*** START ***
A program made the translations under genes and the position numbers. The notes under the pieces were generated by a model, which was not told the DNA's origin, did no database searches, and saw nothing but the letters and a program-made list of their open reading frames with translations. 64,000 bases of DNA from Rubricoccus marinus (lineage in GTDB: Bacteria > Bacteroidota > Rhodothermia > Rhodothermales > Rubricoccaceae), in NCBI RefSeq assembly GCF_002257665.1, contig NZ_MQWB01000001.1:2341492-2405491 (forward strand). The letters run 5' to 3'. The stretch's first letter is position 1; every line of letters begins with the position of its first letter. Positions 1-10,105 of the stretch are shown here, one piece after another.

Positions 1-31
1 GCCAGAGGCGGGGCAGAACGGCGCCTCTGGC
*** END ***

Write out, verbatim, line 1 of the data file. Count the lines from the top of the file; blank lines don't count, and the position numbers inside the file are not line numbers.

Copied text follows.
A program made the translations under genes and the position numbers. The notes under the pieces were generated by a model, which was not told the DNA's origin, did no database searches, and saw nothing but the letters and a program-made list of their open reading frames with translations. 64,000 bases of DNA from Rubricoccus marinus (lineage in GTDB: Bacteria > Bacteroidota > Rhodothermia > Rhodothermales > Rubricoccaceae), in NCBI RefSeq assembly GCF_002257665.1, contig NZ_MQWB01000001.1:2341492-2405491 (forward strand). The letters run 5' to 3'. The stretch's first letter is position 1; every line of letters begins with the position of its first letter. Positions 1-10,105 of the stretch are shown here, one piece after another.